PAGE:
The scene showing Rebecca’s shunning was very effective, the potential for overly emotional melodrama was undercut by the coldness of the characters, it was almost chilling how unfeeling Rebecca’s family was. There was also a coldness to the way the scene was shot, showing the moment in some long shots providing a separation between the action taking place and the audience. It was a very successful scene, despite the score, which felt a bit too on the nose.

Proctor’s storyline was strangely compelling; he is quickly turning into the most interesting and fascinating characters of the series. Ulrich Thomsen’s portrayal adds weight and humanity to a character that could easily come off as a caricature. Learning a bit of his backstory, knowing the reasons behind his excommunication, gives the character much more depth and the more we learn from him and see him interact with others, the more sympathetic he becomes. In a way he has become one of the most captivating and multi-dimensional characters. He certainly seems to be more complex and interesting than both Lucas and Carrie. I kind of wish the show would just keep this character as the central figure, each episode I want to know what he is up to more than I care about Lucas. Much of this has to do with the strength of the actor and Thomsen is always an effective performer, whereas Anthony Starr has his weaknesses and they were evident in this episode. Starr carries himself well when he is doing the maverick sheriff stuff, but when he has to do something more emotional (like his discussion with Carrie in this episode) it doesn’t work and you can see the strain in his performance.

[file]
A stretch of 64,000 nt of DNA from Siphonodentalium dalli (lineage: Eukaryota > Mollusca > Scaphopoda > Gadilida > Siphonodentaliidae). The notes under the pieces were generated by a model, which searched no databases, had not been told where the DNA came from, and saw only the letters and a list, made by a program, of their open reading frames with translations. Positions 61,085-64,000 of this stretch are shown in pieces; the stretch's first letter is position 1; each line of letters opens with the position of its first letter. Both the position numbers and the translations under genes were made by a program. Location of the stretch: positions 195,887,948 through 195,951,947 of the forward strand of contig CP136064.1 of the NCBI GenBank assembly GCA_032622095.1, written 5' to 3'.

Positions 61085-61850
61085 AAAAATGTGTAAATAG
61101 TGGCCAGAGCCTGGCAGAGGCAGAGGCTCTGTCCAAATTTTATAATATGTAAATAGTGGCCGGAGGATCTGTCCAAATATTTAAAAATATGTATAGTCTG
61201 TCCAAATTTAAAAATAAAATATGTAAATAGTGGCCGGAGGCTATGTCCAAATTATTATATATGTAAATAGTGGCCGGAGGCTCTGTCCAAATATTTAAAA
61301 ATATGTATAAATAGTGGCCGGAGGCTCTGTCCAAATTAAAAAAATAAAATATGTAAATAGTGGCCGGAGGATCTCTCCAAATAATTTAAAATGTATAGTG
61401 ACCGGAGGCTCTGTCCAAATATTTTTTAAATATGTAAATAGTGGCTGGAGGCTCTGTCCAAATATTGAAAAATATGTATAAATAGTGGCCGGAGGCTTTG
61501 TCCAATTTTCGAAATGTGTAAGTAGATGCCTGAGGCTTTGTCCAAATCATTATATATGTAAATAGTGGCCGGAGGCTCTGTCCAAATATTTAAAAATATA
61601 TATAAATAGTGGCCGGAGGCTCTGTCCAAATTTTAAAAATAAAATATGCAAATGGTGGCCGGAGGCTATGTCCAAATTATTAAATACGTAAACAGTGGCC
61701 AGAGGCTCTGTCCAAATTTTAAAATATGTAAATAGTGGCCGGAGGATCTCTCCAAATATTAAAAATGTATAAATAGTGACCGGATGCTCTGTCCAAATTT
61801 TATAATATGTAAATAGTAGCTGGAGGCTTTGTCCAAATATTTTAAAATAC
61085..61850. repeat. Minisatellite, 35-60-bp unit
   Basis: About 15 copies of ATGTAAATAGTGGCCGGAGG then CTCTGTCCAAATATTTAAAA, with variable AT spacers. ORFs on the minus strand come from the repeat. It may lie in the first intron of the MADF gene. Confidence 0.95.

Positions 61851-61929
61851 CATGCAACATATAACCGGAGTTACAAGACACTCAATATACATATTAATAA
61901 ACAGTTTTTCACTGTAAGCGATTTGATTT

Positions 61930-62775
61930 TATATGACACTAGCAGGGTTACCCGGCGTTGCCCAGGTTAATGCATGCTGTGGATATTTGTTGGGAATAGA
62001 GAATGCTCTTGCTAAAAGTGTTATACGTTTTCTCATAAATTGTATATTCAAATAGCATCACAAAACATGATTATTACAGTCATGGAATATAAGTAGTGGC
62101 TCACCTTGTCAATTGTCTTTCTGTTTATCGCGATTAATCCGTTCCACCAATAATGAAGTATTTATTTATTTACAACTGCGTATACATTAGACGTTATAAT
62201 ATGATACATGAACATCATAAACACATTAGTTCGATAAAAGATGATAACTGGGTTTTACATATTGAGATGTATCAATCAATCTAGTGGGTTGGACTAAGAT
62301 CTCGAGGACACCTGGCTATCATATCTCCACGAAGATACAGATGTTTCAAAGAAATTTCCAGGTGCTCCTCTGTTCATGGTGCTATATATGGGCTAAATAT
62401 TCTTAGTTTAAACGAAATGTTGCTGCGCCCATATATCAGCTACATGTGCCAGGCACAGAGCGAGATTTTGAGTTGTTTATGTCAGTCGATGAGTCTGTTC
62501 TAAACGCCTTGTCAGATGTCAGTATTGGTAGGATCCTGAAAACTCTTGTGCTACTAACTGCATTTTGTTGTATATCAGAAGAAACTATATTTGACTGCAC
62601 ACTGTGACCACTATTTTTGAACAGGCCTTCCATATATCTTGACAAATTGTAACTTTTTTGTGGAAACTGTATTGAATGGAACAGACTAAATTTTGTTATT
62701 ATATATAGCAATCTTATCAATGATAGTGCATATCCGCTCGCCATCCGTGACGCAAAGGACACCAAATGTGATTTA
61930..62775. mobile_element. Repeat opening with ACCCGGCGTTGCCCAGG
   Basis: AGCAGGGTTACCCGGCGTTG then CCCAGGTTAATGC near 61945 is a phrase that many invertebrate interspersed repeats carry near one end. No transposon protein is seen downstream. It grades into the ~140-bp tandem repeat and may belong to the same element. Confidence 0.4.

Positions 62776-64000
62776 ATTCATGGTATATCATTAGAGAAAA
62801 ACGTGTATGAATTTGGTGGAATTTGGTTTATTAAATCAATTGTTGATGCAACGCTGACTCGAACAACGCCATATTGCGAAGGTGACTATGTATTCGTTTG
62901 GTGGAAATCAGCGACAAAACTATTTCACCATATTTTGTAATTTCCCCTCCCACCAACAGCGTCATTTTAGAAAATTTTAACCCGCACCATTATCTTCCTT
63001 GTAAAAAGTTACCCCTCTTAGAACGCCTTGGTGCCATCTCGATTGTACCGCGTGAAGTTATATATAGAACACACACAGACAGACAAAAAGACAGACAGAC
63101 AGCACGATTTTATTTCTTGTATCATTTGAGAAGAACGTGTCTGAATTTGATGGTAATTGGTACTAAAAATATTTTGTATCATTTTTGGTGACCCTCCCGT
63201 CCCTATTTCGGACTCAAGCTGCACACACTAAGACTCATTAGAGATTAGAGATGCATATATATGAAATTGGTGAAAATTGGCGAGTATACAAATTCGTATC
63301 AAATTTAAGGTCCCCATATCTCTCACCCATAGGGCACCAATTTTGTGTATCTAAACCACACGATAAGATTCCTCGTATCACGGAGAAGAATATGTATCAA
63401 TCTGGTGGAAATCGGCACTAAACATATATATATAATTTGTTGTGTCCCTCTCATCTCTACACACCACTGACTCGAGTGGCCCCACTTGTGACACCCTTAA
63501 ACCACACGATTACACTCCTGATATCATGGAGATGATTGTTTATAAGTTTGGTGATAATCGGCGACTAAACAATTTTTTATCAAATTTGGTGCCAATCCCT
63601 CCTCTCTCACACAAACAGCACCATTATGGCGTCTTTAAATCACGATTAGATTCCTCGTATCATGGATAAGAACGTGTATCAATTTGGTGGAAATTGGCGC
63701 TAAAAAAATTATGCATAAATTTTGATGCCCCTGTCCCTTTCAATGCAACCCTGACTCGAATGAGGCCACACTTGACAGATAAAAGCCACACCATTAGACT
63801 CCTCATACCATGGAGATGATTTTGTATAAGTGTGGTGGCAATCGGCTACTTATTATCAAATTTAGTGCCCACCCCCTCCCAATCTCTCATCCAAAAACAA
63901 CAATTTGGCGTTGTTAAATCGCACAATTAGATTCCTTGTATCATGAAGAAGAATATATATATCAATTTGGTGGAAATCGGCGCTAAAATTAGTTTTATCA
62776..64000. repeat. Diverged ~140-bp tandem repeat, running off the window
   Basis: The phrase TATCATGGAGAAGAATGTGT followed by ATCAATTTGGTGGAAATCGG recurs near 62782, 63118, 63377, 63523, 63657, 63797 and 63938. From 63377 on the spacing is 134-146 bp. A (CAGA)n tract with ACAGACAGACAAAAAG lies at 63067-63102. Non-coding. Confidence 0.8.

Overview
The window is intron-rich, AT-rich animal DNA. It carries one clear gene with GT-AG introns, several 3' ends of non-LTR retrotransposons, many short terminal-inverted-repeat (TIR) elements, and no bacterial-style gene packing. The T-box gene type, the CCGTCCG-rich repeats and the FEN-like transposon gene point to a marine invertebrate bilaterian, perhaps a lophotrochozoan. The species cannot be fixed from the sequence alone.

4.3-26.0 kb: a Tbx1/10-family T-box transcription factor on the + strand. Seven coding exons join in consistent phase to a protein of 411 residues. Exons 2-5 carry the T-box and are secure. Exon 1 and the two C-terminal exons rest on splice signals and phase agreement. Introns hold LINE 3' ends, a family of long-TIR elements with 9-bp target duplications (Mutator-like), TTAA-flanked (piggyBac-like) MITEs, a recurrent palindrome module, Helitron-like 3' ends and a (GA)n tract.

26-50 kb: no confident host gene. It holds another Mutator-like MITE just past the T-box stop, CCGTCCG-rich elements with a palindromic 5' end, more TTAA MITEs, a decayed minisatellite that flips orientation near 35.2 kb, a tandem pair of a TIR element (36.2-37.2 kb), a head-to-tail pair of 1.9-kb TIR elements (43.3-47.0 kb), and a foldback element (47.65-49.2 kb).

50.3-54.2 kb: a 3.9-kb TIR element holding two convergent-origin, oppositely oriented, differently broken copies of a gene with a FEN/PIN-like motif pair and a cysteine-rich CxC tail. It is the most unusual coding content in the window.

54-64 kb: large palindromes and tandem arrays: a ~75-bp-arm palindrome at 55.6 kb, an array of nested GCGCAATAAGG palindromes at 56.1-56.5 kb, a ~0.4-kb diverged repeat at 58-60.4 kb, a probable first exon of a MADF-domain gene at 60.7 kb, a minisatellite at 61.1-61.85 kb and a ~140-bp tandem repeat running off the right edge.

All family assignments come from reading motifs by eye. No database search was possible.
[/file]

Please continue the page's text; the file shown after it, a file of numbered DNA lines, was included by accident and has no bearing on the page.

Performance issues aside, this as a fairly successful episode, mostly because we finally have serious outcomes to Lucas’s actions and there is definite anticipation for what will happen next. With only two more episodes to go for the season, it will be interesting to see which storylines will reach conclusions and what will be left in the air for the already announced second season. I expect a Rabbit-Lucas face off in the finale and maybe Proctor finding out Lucas’s not-so-well kept secret. What do you think?

Notes & Quotes:

- That was a pretty brutal fight, way too long for my taste, but well choreographed and executed. I liked to see Carrie end semi-victorious by herself, without a man to come rescue her. I liked the little detail of her actually stabbing her former partner in the back, literally. It wasn’t very subtle, but it earned a chuckle.

- Olek’s dialogue was so painful and laughable at times, it just reeked of cheesy 80s action movie talk. Ugh. The actor did as good a job one can do with lines like, “This rooms smells of sex…”

- Appreciated the parallels between Carrie and Rebecca, both being faced with the sudden idea of being pushed out their homes, even though neither one is currently happy. They seem to want to hang on to the lives they lead even though, essentially their lives are built on lies and deception. Neither of them belong where they are, but are afraid of the consequences of leaving.

- That fight with Rebecca and Proctor was getting too incest-y for my taste, so glad they did not go that route. I like the potential that their relationship has, don’t want to see it ruined.

- What’s up with Longshadow’s daughter?